Diffusion-encoded slices with entropy exceeding 105% of the median slice entropy $$$\overline{E}$$$ were labelled as motion-corrupted and excluded from the estimation of the tensor. An independent value for $$$\overline{E}$$$ was determined across all diffusion-encoded slices of each data set. The diffusion tensor was fitted using iterative non-linear least-squares minimisation in MATLAB (MathWorks, Natick, MA). The eigenvectors and functional anisotropy (FA) were calculated before and after rejection of motion-corrupted data. The angular uncertainty on the primary eigenvector $$$u$$$ was estimated from the standard deviations (SD) $$$\sigma_i$$$ of the tensor elements $$$d_i$$$ $$$(i=1,2,\dots,6)$$$: assuming the error on tensor elements is normally distributed (mean $$$d_i$$$, SD $$$\sigma_i$$$), we drew $$$N=10000$$$ sets of $$$d_i$$$ for each voxel to determine a primary eigenvector. The SD of the angles $$$\alpha$$$ $$$(0^\circ\leq\alpha\leq90^\circ)$$$ between each of these vectors and $$$u$$$ was taken as an estimate of angular uncertainty.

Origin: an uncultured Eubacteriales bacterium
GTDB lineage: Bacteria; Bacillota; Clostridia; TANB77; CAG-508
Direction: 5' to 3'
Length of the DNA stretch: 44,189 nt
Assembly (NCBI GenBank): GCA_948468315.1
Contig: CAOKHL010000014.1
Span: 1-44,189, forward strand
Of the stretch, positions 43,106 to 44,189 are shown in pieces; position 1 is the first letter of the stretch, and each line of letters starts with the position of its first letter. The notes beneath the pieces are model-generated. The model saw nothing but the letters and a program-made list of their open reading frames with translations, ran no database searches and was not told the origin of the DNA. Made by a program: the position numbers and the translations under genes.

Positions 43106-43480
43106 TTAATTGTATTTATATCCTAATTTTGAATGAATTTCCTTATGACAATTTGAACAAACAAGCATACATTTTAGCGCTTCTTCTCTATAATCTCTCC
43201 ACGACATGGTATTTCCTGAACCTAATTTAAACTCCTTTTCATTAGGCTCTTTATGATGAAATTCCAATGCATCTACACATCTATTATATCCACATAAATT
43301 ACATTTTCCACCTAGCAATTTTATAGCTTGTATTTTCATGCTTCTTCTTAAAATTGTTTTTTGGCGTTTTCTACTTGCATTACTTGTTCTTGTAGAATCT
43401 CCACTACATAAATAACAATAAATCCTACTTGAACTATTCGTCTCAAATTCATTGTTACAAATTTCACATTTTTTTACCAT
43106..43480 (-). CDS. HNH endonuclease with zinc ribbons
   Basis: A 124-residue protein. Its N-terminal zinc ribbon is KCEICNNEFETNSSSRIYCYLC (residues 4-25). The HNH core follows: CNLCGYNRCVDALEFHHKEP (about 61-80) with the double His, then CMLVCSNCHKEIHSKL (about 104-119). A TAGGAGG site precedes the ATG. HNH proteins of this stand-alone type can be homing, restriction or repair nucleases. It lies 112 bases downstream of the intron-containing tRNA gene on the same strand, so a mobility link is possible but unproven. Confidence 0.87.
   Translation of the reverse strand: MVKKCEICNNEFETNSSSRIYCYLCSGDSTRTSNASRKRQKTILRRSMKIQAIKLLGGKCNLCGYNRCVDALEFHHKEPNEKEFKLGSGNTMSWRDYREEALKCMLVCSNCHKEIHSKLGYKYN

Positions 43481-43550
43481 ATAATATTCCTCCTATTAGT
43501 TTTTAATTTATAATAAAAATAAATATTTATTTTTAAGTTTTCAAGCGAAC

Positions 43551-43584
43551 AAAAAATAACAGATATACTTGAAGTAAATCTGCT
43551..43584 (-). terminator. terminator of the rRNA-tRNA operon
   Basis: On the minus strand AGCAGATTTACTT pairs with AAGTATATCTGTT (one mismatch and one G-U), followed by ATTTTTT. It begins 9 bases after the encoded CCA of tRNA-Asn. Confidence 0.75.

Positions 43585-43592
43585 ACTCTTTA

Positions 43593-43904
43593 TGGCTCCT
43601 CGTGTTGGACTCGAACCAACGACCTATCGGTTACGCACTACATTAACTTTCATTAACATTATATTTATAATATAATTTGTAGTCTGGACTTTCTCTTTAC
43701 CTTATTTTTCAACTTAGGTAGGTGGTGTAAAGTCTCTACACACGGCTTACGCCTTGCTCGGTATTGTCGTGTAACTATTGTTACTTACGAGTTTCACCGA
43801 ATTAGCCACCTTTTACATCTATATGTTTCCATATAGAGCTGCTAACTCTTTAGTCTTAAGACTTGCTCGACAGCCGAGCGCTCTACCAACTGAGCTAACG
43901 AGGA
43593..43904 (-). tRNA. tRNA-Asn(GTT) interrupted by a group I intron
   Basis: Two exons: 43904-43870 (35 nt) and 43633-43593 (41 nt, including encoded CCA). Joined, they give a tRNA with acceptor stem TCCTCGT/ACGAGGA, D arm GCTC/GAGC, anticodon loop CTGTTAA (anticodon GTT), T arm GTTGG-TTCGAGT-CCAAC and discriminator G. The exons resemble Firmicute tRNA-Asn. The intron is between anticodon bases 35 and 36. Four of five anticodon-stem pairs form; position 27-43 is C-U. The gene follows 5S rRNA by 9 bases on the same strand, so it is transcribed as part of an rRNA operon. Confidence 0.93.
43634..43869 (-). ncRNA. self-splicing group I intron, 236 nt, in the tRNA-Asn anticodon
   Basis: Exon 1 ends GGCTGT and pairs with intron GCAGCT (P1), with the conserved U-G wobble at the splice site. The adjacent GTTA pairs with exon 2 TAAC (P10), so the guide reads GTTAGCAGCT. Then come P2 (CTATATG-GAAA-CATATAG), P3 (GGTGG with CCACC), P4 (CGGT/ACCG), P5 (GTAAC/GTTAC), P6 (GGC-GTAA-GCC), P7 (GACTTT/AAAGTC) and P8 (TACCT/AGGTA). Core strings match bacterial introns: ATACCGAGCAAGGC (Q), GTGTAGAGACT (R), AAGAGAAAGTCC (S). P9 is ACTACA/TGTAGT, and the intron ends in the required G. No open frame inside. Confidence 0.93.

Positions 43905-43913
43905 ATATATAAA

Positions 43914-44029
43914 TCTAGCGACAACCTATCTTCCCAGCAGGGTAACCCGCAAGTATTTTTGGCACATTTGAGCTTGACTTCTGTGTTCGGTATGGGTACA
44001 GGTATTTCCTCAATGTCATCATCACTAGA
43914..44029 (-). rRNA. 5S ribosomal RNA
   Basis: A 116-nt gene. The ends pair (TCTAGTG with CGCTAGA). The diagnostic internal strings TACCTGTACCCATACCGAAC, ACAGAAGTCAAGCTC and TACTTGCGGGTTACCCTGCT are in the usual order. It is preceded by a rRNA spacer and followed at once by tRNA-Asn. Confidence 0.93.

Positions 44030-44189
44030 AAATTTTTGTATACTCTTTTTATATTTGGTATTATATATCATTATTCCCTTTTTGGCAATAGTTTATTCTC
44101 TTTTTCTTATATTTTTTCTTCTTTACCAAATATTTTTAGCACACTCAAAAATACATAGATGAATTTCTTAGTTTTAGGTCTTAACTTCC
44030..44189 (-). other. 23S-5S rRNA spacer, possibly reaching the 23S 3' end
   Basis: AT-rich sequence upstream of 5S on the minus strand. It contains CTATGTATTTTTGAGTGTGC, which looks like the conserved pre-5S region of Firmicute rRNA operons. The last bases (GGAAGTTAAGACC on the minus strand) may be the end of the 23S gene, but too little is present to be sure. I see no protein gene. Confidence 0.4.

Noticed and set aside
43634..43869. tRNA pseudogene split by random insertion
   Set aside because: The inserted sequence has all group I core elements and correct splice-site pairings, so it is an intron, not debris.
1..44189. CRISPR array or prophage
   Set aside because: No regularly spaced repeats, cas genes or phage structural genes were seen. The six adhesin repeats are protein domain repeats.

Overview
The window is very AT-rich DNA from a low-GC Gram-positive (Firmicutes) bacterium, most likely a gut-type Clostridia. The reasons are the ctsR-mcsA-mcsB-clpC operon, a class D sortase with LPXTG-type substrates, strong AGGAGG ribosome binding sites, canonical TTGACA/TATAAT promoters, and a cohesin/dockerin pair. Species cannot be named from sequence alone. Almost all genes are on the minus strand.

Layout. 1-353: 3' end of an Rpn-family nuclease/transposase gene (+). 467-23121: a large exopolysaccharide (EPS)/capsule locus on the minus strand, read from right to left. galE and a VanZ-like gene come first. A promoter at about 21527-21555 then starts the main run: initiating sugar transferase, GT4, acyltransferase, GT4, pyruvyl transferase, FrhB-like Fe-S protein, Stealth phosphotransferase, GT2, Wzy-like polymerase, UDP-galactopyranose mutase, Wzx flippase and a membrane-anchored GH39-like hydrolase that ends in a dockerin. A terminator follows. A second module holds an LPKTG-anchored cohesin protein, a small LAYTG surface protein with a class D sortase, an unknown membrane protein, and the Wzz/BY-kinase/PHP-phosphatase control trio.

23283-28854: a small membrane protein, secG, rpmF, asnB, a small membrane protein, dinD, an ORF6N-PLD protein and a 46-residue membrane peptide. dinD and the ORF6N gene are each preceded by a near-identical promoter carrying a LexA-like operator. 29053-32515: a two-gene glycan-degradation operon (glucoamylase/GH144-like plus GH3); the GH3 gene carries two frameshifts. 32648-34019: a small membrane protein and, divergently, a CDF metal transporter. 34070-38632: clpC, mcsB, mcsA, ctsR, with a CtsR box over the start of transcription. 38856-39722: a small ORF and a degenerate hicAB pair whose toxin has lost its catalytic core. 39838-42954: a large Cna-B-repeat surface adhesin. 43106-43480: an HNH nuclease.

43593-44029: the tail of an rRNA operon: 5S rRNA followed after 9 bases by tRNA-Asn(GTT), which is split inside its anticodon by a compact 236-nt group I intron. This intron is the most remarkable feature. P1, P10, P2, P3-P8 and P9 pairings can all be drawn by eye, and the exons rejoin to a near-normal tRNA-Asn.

Figure 1 shows an exemplary image slice before and after phase correction. A slice from the same data set with motion-induced ghosting is shown in Figure 1C. Ghost intensities of 6-352% (mean±SD 15±16%) were measured after manufacturer-provided phase correction. Instead, entropy minimisation resulted in a reduced intensity range of 7-255% (mean 13±7%). For comparison, ghosting was 7-521% (mean 17±23%) in the uncorrected data.

On average, 2.3±3.1 directions were rejected per slice. The maximum number of rejections was 15, which occurred in 2.3% of the data sets. Figure 2 depicts the distribution of rejected directions per slice. For voxels with FA>0.5, the mean angular uncertainty on the principal diffusion direction was reduced from 8.6° to 6.3° (26.7%). The distribution of angular uncertainty before and after ghost removal is shown in Figure 3B. The mean ratio of the SD for each tensor element and its actual value as estimated by the fitting algorithm dropped from 256.6% to 6.5%. Figure 3A shows the distribution of FA in all data sets before and after motion correction. A DTI colour map for the same image slice before and after rejecting three ghosted diffusion directions is displayed in Figure 4, along with a corresponding slice from the SPMMouse atlas2.